February 5, 2007
FOR IMMEDIATE RELEASE
Auburn-Cord-Duesenberg Group Named Featured Marque for 57th Annual Pebble Beach Concours d'Elegance
PEBBLE BEACH, Calif. (Feb. 5, 2007) – The Auburn-Cord Duesenberg (A-C-D) group has been selected as a featured marque for the 2007 Pebble Beach Concours d’Elegance. There will be at least two A-C-D classes that will be part of the 175-car field of classic vehicles competing in two dozen classes for Best of Show honors.
E.L. CORD REVIVES AUBURN AND DUESENBERG
The Auburn Automobile Company was founded by brothers Frank and Morris Eckhart in 1900, producing a series of two-, four- and six-cylinder touring cars prior to World War I. In 1919, the Eckharts sold controlling interest in their Auburn, Ind., company to a Chicago consortium that included William Wrigley, Jr., a chewing gum magnate and future owner of the Cubs’ baseball team. The initial result was the Auburn Beauty Six, hailed as one of the superior cars of its time but hardly a sales success.
Then along came Errett Lobban Cord, a colorful entrepreneur who claimed to have made and lost $50,000 three times…before he was 21. In 1924, he became Auburn’s general manager, added some nickel plating and colorful paint to the existing Auburn fleet and sales doubled in each of the next three years. In the midst of that success, Cord became president of Auburn in 1926.
Prior to Cord’s arrival in ‘24, Auburn dealers had been mainly garage owners. Within a few years, his aggressive marketing had created an impressive distribution network, and the car had become so popular that dealers couldn’t keep it in stock.
AUBURN AND DUESENBERG DURING THE GREAT DEPRESSION
The Auburn Automobile Company nimbly survived the stock market crash in October 1929 and prospered at the outset of the Depression, more than doubling their record for annual profits in 1931 while attracting new Auburn dealers across the country. Most of these vehicles were moderately priced, like the ’32 Auburn with a V-12 by Lycoming that cost under $1,000 and was called by Business Week, “More car for the money than the public has ever seen.”
There was nothing moderate, though, about the fast, big (up to three tons), beautiful and expensive Duesenberg, which inspired the phrase, “it’s a deusy” and is considered by many autophiles to be among the most remarkable achievements in U.S. automotive history.
The Duesenberg Motor Company, founded in 1913 by Fred and August Duesenberg, didn’t actually produce passenger vehicles until 1920. That year the Duesenberg Model A received international acclaim…but the brothers Duesenberg were world-class engineers, not businessmen, and the Model A didn’t reach the market until 1922. Only 667 Model A’s were ever built.
In 1926, E.L. Cord once again seized upon an automotive business opportunity, purchasing the newly named Duesenberg, Inc., and hiring Fred Duesenberg to design the chassis and engine to create a “super car.” The result was the Model J Duesenberg, which debuted at the New York Auto Salon in late 1928, an opulent vehicle with a race-inspired engine developing 265 horsepower -- more than double any other car at that time. By 1932, Fred Duesenberg, who died that year, had produced a centrifugal supercharger that boosted the Model SJ to 320 horsepower, and in 1935, Ab Jenkins drove the famed Duesenberg Special, nicknamed “The Mormon Meteor,” to a series of land speed records, including averaging 135 mph for 24 hours.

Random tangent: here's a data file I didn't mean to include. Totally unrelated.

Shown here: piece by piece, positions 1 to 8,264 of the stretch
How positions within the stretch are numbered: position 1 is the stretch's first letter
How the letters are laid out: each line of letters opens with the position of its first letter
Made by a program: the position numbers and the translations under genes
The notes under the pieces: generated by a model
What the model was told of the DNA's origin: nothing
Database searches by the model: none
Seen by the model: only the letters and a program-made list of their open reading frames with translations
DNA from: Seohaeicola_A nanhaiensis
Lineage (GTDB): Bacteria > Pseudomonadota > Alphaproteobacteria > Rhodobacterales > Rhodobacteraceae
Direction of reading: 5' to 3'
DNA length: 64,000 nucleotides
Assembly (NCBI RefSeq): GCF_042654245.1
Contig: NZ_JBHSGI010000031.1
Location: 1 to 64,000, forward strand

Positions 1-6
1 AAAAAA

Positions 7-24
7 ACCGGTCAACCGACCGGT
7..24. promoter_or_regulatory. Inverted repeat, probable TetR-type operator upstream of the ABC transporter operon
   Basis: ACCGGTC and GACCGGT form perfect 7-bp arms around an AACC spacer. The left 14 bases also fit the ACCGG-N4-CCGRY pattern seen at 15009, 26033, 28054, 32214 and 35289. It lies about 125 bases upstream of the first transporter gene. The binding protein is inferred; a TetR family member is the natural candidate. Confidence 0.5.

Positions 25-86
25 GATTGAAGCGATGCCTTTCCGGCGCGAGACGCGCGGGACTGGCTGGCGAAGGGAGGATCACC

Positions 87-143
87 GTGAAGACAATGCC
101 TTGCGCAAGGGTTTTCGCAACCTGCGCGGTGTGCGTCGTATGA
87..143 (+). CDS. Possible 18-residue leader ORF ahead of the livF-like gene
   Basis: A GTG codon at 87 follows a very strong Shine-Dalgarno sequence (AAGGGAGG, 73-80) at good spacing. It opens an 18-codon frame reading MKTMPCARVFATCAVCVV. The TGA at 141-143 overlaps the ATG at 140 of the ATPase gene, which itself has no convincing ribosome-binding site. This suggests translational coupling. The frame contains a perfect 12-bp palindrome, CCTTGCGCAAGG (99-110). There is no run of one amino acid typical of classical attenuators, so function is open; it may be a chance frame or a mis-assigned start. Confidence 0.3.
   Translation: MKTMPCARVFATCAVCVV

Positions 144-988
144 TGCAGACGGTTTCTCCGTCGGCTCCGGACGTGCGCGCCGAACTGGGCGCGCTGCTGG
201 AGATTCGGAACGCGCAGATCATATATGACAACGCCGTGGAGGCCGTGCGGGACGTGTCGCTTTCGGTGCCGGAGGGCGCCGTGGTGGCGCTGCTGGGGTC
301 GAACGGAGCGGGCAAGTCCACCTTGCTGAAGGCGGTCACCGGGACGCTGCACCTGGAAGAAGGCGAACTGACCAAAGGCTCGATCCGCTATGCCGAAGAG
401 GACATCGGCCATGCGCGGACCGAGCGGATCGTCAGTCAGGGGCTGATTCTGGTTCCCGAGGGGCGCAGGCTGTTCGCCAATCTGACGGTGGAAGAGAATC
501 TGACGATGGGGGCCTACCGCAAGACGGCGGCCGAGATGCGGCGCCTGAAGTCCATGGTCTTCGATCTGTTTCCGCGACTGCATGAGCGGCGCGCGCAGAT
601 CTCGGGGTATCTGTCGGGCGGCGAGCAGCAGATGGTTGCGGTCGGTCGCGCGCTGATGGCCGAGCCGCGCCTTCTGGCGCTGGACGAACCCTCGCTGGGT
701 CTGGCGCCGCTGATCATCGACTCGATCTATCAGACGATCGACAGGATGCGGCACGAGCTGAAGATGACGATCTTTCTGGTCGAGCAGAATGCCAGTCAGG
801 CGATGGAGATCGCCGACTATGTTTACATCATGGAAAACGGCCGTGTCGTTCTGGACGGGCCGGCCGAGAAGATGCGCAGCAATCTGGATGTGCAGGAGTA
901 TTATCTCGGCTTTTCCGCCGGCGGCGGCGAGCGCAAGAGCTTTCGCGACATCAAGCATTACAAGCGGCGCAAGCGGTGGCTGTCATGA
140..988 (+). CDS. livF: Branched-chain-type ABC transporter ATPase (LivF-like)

Although the stately Depression-era Duesenbergs are considered among the most stunning, elegant cars ever created, they were exceptionally pricy. Clark Gable and Gary Cooper owned rare SSJ 125 convertibles, and the Duke of Windsor also was a Duesy owner. But the extravagant price tag was as much as $25,000, a fortune in ‘30s America.
The Cord Corporation, which consisted of more than 150 companies, including Checker Cab, American Airways (later American Airlines) and his automobile holdings, began to disintegrate by the mid-1930s. The Internal Revenue Service and the Securities and Exchange Commission began to explore the Cord’s business dealings, and in 1937, the last Auburns, Cords and Duesenbergs were built.
Only 481 Model Js and SJs were produced from 1928 - 1937, and there are still 384 in existence, including four owned by “Tonight Show” host Jay Leno.
First conducted in 1950, the Pebble Beach Concours d’Elegance (www.pebblebeachconcours.net) is an international gathering of automotive enthusiasts for “a celebration of the automobile” at The Lodge at Pebble Beach on the Monterey Peninsula. The Concours, which in 2005 attracted entrants from 27 states and 13 countries and raised over $1 million for charity, combines a scenic location — the famed 18th fairway at Pebble Beach Golf Links® along the Pacific Ocean — with the opportunity to view rarely seen examples of automotive style, performance and history. The annual affair also includes a series of auxiliary activities: the Pebble Beach Tour d’Elegance along the coast and through Carmel; the Pebble Beach RetroAuto™ exhibition; and The Pebble Beach Auction conducted by Gooding & Company. The 2007 Pebble Beach Concours d’Elegance will be held on Sunday, August 19.